Laura: What made you decide to make The Rattled Bones a ghost story with a contemporary teen protagonist instead of exploring Malaga’s past through historical fiction?

Shannon: I don’t think I could write historical fiction. Also, I’ve always wanted to be haunted by a ghost.

Shannon M. Parker is an author and educator who spent her young adult years collecting thirty-seven stamps in her passport. She holds degrees in English Literature, Linguistics and Educational Leadership from Saint Michael’s College, UMass Boston and University of Southern Maine respectively. She lives in New England with her family.

Shannon has been a Poetry Friday featured guest before. You can read my post about her first novel, The Girl Who Fell, here. 

Readers, you know how excited I get when I find the *perfect* poem to pair with a novel.

Cynthia Huntington’s poem “Ghost” has the same eerie quality as Shannon’s book. The other sits just at the edge of every day, ordinary life, watching.

Ghost

At first you didn’t know me.
I was a shape moving rapidly, nervous
 
at the edge of your vision. A flat, high voice,
dark slash of hair across my cheekbone.
 
I made myself present, though never distinct.
Things I said that he repeated, a tone
 
you could hear, but never trace, in his voice.
Silence—followed by talk of other things.
 
When you would sit at your desk, I would creep
near you like a question. A thought would scurry
 
across the front of your mind. I’d be there,
ducking out of sight.

Read the rest at the Poetry Foundation.

A note for middle grade readers: If Malaga Island sounds familiar, it is the setting of Gary Schmidt’s historical fiction, Lizzie Bright and the Buckminster Boy.

Poetry Friday: Landing on Her Feet

It’s Poetry Friday! This week, Amy Ludwig VanDerwater has hosting duties. Congrats to Amy on her latest poetic picture book. READ! READ! READ! came out this week. You’ll find all of the Poetry Friday links at The Poem Farm.

Winner of the 2015 Donald Justice Poetry Prize.

My friend, novelist and poet Patricia Valdata, visited recently. She was here to feature at the local literary and open-mic series I co-host, Wilde Readings.

Pat’s latest book is Where No Man Can Touch, a book of persona poems! You know how much I love persona poems. This series is all about women who were first in flight. (Pat is an amateur pilot.)

Here is a description of the book from JMWW literary journal:

“Valdata did extensive research to compile the stories of the many women around the world who took to the skies. Where No Man Can Touch is organized by time periods stretching through the centuries, beginning with the 1700s-1800s and then moving through the 20th century in 10-year increments, ending with the last poem in 1953. Each poem starts with a short epigraph that includes the dates of the woman’s life and the dates of her major flight-related accomplishments. By providing readers with a clear frame of reference, Valdata showcases the range of international women who were enchanted by the dream of flight.”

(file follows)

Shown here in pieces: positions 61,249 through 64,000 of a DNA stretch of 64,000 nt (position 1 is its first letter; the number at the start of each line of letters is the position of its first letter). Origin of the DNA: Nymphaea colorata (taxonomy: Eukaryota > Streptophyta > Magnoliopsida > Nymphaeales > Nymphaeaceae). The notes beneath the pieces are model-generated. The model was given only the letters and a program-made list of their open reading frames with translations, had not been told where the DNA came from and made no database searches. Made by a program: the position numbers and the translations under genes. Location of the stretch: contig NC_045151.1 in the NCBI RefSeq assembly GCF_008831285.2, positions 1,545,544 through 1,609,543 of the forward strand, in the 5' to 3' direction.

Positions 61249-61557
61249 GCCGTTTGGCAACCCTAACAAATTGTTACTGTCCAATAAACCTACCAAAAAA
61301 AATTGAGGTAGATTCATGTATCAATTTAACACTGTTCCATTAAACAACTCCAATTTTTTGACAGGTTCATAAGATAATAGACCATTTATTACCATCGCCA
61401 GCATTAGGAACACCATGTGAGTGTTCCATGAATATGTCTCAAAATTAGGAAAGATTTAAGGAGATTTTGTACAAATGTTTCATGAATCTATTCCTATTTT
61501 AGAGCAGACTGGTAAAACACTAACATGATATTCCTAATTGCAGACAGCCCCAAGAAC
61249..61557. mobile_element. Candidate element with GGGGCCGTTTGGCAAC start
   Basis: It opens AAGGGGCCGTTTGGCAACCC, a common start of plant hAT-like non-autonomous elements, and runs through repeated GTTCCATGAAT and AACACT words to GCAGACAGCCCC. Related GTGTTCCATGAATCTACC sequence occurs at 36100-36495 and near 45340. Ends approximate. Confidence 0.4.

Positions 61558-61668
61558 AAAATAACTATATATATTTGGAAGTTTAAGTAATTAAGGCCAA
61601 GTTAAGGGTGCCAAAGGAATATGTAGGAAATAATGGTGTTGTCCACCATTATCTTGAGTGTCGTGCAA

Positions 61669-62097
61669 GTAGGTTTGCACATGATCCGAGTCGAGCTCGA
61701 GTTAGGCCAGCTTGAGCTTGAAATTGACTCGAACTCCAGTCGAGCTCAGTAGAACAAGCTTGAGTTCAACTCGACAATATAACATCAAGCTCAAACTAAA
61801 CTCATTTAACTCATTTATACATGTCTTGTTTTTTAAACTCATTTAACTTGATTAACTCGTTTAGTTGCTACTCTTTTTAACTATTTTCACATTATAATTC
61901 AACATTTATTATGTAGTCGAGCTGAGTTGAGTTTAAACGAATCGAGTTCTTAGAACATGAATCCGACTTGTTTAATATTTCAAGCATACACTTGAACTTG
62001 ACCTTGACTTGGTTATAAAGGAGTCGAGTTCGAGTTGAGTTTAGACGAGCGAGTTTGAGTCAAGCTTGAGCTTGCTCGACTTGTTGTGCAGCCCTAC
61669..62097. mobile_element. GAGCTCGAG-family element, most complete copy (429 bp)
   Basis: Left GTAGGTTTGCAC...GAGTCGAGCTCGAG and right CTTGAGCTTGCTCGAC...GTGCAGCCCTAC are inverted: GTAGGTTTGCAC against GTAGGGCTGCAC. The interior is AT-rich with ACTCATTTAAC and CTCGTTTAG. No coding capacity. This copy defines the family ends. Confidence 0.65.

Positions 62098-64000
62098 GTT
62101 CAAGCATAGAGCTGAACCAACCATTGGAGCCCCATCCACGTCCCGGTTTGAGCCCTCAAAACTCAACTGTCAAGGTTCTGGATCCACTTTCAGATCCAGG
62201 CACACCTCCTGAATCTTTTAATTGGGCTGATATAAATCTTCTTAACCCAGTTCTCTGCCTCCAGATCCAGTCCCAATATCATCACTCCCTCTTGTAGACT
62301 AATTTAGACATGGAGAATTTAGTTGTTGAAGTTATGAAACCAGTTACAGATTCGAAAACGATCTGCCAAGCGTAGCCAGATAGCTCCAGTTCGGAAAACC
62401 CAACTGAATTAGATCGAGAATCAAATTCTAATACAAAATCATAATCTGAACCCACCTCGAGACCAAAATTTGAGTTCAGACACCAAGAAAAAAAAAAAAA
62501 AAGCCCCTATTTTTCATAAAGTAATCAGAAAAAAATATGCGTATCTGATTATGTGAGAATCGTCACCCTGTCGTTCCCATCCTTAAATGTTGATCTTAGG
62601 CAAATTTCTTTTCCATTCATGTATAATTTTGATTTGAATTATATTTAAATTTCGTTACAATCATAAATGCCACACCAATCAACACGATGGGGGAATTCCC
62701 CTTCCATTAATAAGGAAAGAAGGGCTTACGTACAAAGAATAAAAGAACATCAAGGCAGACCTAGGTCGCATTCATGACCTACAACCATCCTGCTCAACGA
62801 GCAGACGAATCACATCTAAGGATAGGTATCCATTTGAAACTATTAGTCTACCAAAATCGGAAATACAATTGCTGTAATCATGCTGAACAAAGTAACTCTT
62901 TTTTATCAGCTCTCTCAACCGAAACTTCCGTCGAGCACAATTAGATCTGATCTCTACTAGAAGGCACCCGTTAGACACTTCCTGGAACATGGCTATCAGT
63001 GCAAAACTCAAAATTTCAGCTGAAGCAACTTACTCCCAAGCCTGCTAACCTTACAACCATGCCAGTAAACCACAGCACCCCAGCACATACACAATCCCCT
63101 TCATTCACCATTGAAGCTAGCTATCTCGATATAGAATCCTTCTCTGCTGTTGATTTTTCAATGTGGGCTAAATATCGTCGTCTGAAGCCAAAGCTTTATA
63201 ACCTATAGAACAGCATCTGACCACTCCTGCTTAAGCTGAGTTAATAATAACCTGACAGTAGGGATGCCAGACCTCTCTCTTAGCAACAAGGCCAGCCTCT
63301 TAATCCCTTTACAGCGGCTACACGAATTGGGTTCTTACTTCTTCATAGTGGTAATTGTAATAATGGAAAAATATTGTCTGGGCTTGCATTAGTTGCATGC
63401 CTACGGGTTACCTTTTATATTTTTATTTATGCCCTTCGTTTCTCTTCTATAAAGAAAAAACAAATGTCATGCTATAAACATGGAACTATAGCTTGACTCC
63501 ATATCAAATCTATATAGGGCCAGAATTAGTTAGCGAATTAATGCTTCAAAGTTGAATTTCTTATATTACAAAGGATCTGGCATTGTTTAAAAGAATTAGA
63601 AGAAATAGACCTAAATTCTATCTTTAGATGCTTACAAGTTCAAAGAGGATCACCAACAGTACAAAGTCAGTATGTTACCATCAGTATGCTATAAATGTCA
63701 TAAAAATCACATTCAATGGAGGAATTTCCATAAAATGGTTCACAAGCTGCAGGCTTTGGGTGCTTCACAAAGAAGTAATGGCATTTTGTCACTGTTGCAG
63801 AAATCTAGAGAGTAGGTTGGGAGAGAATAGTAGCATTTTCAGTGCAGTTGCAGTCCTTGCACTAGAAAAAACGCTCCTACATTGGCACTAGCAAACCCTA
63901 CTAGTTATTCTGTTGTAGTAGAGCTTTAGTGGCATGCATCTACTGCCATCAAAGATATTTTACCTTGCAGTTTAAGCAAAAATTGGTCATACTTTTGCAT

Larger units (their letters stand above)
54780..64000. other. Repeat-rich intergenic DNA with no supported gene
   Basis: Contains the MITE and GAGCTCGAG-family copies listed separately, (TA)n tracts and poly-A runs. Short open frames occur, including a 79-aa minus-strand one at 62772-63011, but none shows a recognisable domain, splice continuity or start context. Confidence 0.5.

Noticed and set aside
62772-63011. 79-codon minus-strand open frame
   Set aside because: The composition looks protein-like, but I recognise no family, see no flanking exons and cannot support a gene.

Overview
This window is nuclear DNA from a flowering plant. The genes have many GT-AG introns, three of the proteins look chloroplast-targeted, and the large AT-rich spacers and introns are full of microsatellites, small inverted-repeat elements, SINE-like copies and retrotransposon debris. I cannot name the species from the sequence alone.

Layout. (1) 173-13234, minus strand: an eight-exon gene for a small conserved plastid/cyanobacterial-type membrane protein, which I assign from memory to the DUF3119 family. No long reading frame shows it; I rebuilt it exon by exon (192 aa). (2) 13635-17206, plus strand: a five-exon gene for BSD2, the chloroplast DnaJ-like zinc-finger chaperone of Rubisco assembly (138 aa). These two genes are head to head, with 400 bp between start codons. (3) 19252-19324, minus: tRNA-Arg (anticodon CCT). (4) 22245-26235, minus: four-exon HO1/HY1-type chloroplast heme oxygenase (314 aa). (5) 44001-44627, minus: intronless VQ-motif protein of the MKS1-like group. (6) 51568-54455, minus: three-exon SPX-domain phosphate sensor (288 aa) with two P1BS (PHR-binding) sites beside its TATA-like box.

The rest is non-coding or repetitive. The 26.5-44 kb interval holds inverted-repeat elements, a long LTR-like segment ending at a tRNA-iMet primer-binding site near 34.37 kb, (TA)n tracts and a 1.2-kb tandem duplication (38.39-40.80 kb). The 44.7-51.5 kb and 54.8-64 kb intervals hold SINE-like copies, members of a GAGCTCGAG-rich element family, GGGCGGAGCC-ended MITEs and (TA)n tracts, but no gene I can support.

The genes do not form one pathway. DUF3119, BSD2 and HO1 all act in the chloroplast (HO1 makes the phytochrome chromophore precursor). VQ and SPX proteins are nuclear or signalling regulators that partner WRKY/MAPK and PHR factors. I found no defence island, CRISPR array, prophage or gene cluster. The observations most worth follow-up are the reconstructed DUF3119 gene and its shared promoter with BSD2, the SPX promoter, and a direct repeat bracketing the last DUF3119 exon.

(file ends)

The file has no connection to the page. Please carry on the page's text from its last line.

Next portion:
There are many wonderful voices in this book. One of my favorites is this concrete poem, “Landing on Her Feet.” Pat captures the humor and will of the poem’s speaker, Georgia “Tiny” Broadwick. I love that this is a shape poem, with the reader’s eyes billowing out in long lines first, then falling down the page.

Published with permission of the author.

The National Air and Space Museum has a great page about Tiny Broadwick. Her personality leaps off the page. You can check that out and see her parachute here.

Patricia Valdata is a poet and novelist. Her book of persona poems in the voices of women aviation pioneers, Where No Man Can Touch, received the Donald Justice Prize and was published in 2015 by West Chester University. Her poetry has appeared recently in Ecotone, Italian Americana, Little Patuxent Review, and Passager. She has work forthcoming in String Poet and Nasty Women Poets: An Unapologetic Anthology of Subversive Verse.

Pet’s-Eye View: Writing with GRA’s Fenway and Hattie + Pet Crazy

Happy Poetry Friday! I took the summer off from blogging and I’m glad to be back with you. This week’s host for the Poetry Friday link-up is Michelle Heidenrich Barnes at Today’s Little Ditty.  Michelle’s blogging about the International Day of Peace (September 21) and invites us all to share a poem on the them of peace.

Sam and Rudy agree! Fenway and Hattie is a great read aloud.

It’s been a few years since I blogged about Victoria J. Coe’s first middle grade novel, the hilarious Fenway and Hattie. (Read that post here.)

The charm and humor of the Fenway books (the third title in the series publishes in January) is their point of view. Narrator Fenway is a rambunctious Jack Russell Terrier who doesn’t understand that his back yard isn’t a dog park and that slippery floors are not inherently evil. What a great read-aloud for kids.